It was easy reading, but that doesn't mean it wasn't intellectually stirring. In fact, it even got me rather riled up at times. And certainly got me motivated in regards to my running.
I'll immediately put forward my grumble about Americans (and those Pommies across the pond from them) continuing to speak this arcane imperial language that is sooooo 20th century! I know 105 degrees Fahrenheit must be hot, 20,000 feet elevation change in a race must be a lot, and a 7 min/mile must be fast, but I really won't get the impact of those things unless they are put in metric. And there are 6.5 billion of us in this world with a similar "language" issue. Isn't there an Avaaz petition we could sign on this? ;)
The book is basically an autobiography in chronological order, with recipes thrown in every 20 pages or so. Scott writes very candidly as an insider in the elite ultrarunning world - on friendships and sponsorships and some of the nasty 'gossipy' crueler side to the sport. He emphasises over and over again that success in ultramarathons is not so much about genes but about effort and will (yet, as you read his book you will probably be struck with how much knowledge he tried to gain through intellectually understanding the sport - not just by being mentally "stronger.")
I thought I was decently well read in the running literature (and other literature), but Scott's book left me with a list of at least 10 books I'd never heard of! (After getting to count the likes of Noam Chomsky, The Power of Now, and The Brothers Karamazov).
But I've decided that this winter (Perth winter/northern hemisphere summer), I'll try some more of his ideas. Because I do know there is science behind a lot of what he's advocating - science that's good for runners, like alkaline foods. Since I'll be overseas for 2.5 months, doing limited amounts of work, I should be able to try introducing this change into my life. I thought I was being good finally buying and eating kale for the first time only a month ago! Now I'll be looking for turmeric root and shoyu (no, I don't know what that is) and adzuki beans.
Here's the thing that really gave my brain a challenge, though....Scott says repeatedly that ultrarunners are just like the stereotypes we all hear - they are recovering addicts, they are looking to solve a problem or running from something, they are masochists. He writes on p.181:
To run 100 miles and more is to bring the body to the point of breaking, to bring the mind to the point of destruction, to arrive at that place where you can alter your consciousness....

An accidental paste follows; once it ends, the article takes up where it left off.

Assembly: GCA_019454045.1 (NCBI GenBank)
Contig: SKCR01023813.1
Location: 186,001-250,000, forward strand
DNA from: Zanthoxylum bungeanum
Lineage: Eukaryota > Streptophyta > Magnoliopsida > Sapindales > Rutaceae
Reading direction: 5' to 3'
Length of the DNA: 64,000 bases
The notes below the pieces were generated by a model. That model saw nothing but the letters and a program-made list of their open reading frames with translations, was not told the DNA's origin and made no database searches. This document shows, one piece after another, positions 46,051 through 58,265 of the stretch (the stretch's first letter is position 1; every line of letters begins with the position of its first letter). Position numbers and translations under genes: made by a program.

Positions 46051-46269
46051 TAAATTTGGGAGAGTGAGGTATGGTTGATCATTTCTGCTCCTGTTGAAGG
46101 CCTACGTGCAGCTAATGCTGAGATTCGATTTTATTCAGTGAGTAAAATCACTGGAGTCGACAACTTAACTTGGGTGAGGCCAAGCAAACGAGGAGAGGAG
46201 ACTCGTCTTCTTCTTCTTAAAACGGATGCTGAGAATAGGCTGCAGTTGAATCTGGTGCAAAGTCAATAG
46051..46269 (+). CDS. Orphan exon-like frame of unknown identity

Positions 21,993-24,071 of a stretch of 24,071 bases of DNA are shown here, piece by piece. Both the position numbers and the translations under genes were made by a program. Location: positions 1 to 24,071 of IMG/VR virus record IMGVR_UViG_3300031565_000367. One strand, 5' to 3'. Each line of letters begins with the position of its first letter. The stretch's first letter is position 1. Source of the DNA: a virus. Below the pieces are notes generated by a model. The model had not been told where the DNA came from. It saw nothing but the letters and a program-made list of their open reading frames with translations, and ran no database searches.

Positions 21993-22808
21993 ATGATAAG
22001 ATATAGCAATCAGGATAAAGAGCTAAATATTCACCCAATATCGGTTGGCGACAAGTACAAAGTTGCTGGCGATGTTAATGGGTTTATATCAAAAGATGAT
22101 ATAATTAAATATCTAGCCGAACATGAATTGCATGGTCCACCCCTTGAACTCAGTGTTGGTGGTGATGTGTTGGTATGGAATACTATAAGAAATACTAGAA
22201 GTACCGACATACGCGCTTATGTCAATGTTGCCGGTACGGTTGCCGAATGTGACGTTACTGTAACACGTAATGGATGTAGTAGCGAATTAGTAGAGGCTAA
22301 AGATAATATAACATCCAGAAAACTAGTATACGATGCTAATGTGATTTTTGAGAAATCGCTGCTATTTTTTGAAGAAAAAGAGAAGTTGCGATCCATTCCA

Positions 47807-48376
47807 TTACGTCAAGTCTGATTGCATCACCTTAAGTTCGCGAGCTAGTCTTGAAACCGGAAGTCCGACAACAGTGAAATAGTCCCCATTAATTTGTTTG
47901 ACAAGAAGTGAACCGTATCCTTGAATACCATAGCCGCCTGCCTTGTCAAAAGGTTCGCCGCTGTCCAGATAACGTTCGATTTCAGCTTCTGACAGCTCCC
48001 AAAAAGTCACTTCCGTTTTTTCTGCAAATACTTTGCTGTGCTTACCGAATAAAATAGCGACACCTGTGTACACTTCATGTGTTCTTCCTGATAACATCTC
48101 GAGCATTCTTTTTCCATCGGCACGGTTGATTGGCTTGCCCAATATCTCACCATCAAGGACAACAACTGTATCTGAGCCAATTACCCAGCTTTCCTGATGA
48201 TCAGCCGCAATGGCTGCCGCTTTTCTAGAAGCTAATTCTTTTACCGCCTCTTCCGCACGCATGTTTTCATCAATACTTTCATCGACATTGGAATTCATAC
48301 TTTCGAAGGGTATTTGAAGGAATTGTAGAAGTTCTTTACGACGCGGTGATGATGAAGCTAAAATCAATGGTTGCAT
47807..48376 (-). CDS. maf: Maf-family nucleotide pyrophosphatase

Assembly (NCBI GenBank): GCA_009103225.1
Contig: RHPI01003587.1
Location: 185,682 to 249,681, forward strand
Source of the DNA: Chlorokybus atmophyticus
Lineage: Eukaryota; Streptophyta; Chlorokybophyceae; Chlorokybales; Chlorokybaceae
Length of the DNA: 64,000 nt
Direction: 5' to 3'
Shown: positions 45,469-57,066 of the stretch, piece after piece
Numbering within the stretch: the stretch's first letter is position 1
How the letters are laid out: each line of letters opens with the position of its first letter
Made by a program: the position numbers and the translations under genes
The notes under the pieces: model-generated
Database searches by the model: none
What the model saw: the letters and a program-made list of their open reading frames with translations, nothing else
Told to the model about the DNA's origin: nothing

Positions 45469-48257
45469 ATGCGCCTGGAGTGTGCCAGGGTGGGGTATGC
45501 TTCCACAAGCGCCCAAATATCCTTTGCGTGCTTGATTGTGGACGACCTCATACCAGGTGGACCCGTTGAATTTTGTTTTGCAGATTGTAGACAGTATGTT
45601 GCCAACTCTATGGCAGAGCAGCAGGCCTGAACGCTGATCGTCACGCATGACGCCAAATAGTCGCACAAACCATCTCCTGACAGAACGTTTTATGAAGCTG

|Sturm und Drang: the German Romantics|
Am I a freak among freaks then? Am I in a state of denial because I don't believe this? Why does ultrarunning have to be all Sturm und Drang? Can't we have a little of the rationalist Enlightenment movement amongst us? Breaking and Destruction, be damned!
Just as when I saw Yiannis Kouros's documentary last month, I was draw to it and energised by it, but I didn't agree at all with his philosophy of "killing" himself when he races. What about something more like Oneness or pehaps even Transcendance? What about just running so that you can be in the present moment? I've written about that several times before. When I went to Commonwealth 24hr I remember looking forward to 24 luxurious hours of being in the moment. And the only thing I missed when the Bibbulmun was over? The simplicity of the day to day routine...being in the moment.
Here is my rationalist-spiritualist belief: that ultrarunning is just about being in the moment. Learning to ignore little pains whilst running an ultra (not the pain of some serious injury) is part of learning to be in the moment. To accept that the finish line is still 78 km or 14 hours away is to accept being in the moment. To accept what is. To drop any attachments or aversions. It is a meditation for life. And at the same time, you can get uber-fit ;)
|Enlightenment: "The Age of Reason"|
It's not about self-hate or trying to kill off any part of myself. It's not about looking outside of myself for something I don't have. It's already here within me. My perfect nature is already here and I just have to strip off the onion layers and be in the moment to see it. And let others see it.
Sooooo...read the book and let me know what you think. Are we all a bunch of whacked out dysfunctional junkies? And I'm just in the denial phase?
Enter to win your own book by clicking here. I'll draw for the book on the 1st! Then maybe we'll form a therapy group ;)